….snip…..

This brings us to our second point, that is, the timing of the bank’s decision. True, the aforementioned concerns over the IOR’s finances have raised some eyebrows, but the Vatican has since responded.

For instance, last year the Vatican formally adopted internal laws to comply with international standards on financial crime and they now comply with the rules of the Paris-based Financial Action Task Force (FATF), according to Reuters.

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Posted just the picture yesterday with nothing about where it came from and who did it. Here is the full truth of that picture….

Provo, Utah (CBSDC) – Jon McNaughton, a controversial artist who often mixes religion and politics in his work, has released a new painting.
In “One Nation Under Socialism,” President Obama holds the U.S. Constitution as it burns.
While McNaughton previously depicted Obama stepping on the nation’s founding document, “One Nation Under Socialism” glowers directly as if challenging the viewer. His right hand is holding the Constitution and his left hand is pointing to the flames.
McNaughton tells CBSDC that the hands “represents his recognition of what is happening (to the Constitution) as it goes up.”
“There are numerous symbols and subtleties in this painting, and I’m not ready to reveal all of them,” McNaughton said.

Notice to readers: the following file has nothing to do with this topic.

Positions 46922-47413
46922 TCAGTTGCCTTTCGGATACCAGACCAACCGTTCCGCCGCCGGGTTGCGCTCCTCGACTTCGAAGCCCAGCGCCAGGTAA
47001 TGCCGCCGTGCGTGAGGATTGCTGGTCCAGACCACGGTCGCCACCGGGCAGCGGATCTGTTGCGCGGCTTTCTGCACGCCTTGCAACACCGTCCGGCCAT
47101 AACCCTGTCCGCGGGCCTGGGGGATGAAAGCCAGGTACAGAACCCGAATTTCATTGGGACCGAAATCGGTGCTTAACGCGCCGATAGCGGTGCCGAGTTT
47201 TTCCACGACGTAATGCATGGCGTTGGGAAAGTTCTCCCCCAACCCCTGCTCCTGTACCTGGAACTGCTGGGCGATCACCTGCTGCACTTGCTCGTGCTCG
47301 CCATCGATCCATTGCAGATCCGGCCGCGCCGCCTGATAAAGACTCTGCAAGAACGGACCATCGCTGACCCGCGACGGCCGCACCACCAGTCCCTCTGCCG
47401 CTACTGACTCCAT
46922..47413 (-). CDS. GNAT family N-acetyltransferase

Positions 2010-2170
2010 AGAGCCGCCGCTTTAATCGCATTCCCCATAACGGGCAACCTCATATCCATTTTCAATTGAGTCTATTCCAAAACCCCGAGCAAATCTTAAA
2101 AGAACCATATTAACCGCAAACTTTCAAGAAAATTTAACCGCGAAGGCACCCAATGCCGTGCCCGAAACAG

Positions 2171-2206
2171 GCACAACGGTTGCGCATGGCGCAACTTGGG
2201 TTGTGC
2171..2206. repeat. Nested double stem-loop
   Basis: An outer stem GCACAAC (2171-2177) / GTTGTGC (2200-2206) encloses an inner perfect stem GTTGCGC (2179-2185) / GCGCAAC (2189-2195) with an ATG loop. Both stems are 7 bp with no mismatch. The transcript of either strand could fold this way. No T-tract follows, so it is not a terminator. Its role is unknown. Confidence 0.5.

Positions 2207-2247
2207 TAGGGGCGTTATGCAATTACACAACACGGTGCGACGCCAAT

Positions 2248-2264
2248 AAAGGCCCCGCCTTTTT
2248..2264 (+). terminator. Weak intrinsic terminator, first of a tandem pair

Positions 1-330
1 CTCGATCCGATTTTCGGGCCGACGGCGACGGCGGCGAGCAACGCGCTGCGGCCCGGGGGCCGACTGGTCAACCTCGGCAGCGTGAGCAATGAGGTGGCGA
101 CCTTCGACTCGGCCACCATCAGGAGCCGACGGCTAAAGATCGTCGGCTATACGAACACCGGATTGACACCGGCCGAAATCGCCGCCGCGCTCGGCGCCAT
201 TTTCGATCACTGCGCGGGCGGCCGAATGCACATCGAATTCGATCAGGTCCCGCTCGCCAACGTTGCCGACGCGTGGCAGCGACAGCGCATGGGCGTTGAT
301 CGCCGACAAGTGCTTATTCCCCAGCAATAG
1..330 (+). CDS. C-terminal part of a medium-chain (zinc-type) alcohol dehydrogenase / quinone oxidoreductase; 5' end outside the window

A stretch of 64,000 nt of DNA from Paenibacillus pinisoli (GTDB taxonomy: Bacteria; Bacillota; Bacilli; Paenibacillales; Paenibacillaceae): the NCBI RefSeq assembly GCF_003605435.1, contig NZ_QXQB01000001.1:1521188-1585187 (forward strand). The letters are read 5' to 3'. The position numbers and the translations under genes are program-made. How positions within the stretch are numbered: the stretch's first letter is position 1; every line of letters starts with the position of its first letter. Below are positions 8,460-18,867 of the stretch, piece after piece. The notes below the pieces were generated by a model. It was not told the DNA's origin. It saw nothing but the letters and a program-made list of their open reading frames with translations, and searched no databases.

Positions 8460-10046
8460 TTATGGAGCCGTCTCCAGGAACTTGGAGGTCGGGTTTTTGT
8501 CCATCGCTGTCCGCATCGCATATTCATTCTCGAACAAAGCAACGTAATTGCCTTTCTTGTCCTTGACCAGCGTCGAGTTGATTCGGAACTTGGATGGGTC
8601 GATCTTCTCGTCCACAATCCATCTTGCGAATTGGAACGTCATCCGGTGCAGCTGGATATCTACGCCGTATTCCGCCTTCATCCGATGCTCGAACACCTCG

MORE

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Either some good time loving rednecks or some employees/owners of a tractor company, either way neat picture and neat way to get to the church on time.

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To be effective, a new set of institutions would have to be imbued with heavy-handed, transnational enforcement powers.

Finally somebody comes right out and says it: climate + world governance is a match made in green heaven

Skeptics get scoffed at when we say the burdensome regulations that have been and have been sought to be imposed by the alarm over global warming are just a tool to secure a larger governance control. In today’s society, if you control how energy is generated, used, and tax, you pretty much control the modern world. People will do almost anything to keep that computer, iPhone, and electric heat and appliances.

Now in Scientific American, one writer just lays it all out for us to see, pulling no punches.

More

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Taking a daily dose of aspirin lowers the chance of dying from cancer by more than a third, major research shows today.

It reveals that the pills not only reduce the likelihood of contracting the illness, they also protect against it spreading.Oxford scientists say the evidence is so strong that in future the NHS watchdog NICE may issue guidelines telling doctors to prescribe aspirin to cancer sufferers.

In one of a series of studies involving 200,000 patients, the academics found aspirin cut the risk of dying of cancer by 37 per cent if patients took it every day for five years.

Read more: